There's no better time than today to bring yourself abreast, so put aside the carving knife and gravy boat and settle back for a leisurely look at the state of the American turkey.

On the plus side, the turkey is bigger and meatier than ever. Per capita consumption is at new highs and turkey farms have become expensive factories, with automated assembly lines steadily cranking out bird after bird -- a record 2.4 billion pounds of meat last year.

But with a plaintive note, it must be reported that today's Thanksgiving turkey is a far gobble from the native bird that old Ben Franklin thought deserved to be the national emblem. Its shape has changed; its sex life is nil.

In fact, most of today's commercial turkeys are the result of artificial insemination. The male of the species has been bred to have such a robust chest that he can't strut, preen and sidle up to the hen to mate as nature intended.

Artificial inseminators at the turkey farms do the job for the tom. The hens then go ahead and do their part, laying the eggs, hatching their chicks. But the hens, alas, suffer from what researchers call "broodiness" -- a petulant refusal to eat or move about that affects egg production. No wonder.

Agricultural research, much of it funded by the federal government, is one of the reasons for this state of affairs. Just as science looks for better ways to build rockets, science also is looking for better ways to produce turkeys. There are, to be sure, more giblets, but the romance is gone.

Yet all of this has led to some amazing developments.

Some years ago, for example, Agriculture Department researchers produced a "churk," a cross between a chicken and a turkey. They proved it could be done, but it was seen as a novelty -- a fowl ball, as it were -- and it never got off the roost as a farm favorite.

Then there was the "Beltsville turkey," a brilliant idea that became the Edsel of the avian world. Developed at USDA's Beltsville, Md., research center, this was a small roaster-fryer (5 to 9 pounds) that was intended to be, in the words of Lew Walts, "America's Wednesday night dinner." It's still around, but it never really caught on.

Walts is the National Turkey Federation's man in Washington, beating the tom-toms for the 2,800 farmers who produce the bird that has become synonymous with holiday, feast, tradition. Even Walts laments just a little bit the deturkeyfication of the turkey.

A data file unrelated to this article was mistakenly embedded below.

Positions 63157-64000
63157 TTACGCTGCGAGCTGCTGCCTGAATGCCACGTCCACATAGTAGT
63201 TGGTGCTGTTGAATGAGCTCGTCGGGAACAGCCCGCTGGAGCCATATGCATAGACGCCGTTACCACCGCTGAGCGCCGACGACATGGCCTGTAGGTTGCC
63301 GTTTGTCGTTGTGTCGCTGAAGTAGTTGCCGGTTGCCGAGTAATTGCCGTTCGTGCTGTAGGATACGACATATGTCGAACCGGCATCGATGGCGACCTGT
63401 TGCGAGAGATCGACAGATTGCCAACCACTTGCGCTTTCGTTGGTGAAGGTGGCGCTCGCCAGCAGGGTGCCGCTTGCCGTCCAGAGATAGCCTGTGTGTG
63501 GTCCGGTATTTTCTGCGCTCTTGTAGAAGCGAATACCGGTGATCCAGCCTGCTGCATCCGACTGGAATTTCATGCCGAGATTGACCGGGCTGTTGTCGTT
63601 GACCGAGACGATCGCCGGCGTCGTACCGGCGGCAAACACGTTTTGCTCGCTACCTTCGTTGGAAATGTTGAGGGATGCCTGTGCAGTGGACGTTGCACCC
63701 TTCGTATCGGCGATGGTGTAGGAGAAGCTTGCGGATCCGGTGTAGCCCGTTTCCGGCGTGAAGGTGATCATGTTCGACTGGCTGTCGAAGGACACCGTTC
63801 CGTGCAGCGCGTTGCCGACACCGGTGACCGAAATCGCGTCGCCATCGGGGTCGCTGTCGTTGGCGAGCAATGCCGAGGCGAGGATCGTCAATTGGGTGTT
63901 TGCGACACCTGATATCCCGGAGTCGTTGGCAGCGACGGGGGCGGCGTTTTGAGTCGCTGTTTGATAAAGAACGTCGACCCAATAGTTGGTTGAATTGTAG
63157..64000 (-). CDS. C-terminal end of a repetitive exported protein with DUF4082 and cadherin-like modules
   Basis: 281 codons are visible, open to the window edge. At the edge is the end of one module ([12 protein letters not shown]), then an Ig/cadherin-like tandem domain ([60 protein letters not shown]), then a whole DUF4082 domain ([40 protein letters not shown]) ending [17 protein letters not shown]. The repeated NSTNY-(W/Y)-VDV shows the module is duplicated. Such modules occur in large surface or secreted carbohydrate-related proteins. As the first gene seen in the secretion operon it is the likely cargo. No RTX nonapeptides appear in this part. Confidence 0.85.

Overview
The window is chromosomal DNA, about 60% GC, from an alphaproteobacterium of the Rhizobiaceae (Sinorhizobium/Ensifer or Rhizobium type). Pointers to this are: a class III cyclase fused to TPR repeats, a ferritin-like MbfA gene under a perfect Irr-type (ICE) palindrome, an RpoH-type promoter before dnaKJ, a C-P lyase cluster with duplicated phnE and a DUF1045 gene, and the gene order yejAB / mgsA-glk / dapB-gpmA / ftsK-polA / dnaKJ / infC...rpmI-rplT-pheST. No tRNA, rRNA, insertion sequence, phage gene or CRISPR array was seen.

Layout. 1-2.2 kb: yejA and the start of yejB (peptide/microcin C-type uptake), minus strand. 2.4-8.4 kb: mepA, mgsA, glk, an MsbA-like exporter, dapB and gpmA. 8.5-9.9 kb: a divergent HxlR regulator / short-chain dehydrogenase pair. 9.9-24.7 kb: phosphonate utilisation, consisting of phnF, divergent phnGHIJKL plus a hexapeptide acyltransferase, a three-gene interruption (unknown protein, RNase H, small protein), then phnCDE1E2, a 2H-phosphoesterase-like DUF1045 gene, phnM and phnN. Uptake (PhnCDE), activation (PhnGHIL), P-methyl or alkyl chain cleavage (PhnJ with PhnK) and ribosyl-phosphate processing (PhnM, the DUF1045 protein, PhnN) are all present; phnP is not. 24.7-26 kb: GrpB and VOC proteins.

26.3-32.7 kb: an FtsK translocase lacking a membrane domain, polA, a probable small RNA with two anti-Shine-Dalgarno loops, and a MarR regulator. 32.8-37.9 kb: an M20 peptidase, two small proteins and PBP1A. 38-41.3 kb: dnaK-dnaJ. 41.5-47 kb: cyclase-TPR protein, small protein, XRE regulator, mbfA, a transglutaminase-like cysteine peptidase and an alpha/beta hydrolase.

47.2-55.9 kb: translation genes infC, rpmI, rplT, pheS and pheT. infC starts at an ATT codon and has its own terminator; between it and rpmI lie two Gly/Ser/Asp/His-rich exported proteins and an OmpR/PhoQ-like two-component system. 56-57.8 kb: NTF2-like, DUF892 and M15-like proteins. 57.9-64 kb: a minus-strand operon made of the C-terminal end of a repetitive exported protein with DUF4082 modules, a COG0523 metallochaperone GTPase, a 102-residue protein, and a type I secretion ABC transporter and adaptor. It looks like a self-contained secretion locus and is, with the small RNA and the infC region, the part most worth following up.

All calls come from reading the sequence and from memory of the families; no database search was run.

But anyway . . .

"We are at a very high level of technology now in the turkey industry," he said the other day. "The turkey is a very efficient converter of grain to meat and it is highly nutritious -- high protein, low fat and low cholesterol. . . . In the long push and pull of things, I feel the turkey industry will make more of a contribution to consumers than any other of the meat producers."

The technology includes breeding techniques and genetic developments that have created a top-heavy turkey because of the desire to get more breast meat.

"Because of the breast size," Walts said, "the males have become so unbalanced they can't mate naturally. So hatcheries with turkey flocks have insemination crews that 'milk' the toms and inseminate the hens every 10 days or so." The end product is a big-chested male bird, bred to have thick thighs and meaty drumsticks and a female bird with enhanced fertility, egg production and hatchability (a hen's productive life goes on about 20 weeks and stops somewhere around 100 eggs).

Meanwhile, USDA's researchers are pushing toward new frontiers, with studies on reproduction, nutrition and bird diseases going on continually at Beltsville and other centers.

For instance, Dr. Thomas Sexton at the Beltsville avian physiology laboratory, is trying to find ways to store turkey semen for extended periods. He is the man who developed chicken-semen storage techniques that were a boon to production in that industry. But turkeys are different and so it was back to the drawing board.

Others are trying to identify the mechanisms that control ovulation in the hen. Research is going on to determine which hormones are involved, with the hope of extending the hen's productive life and modify her broodiness.

Give thanks.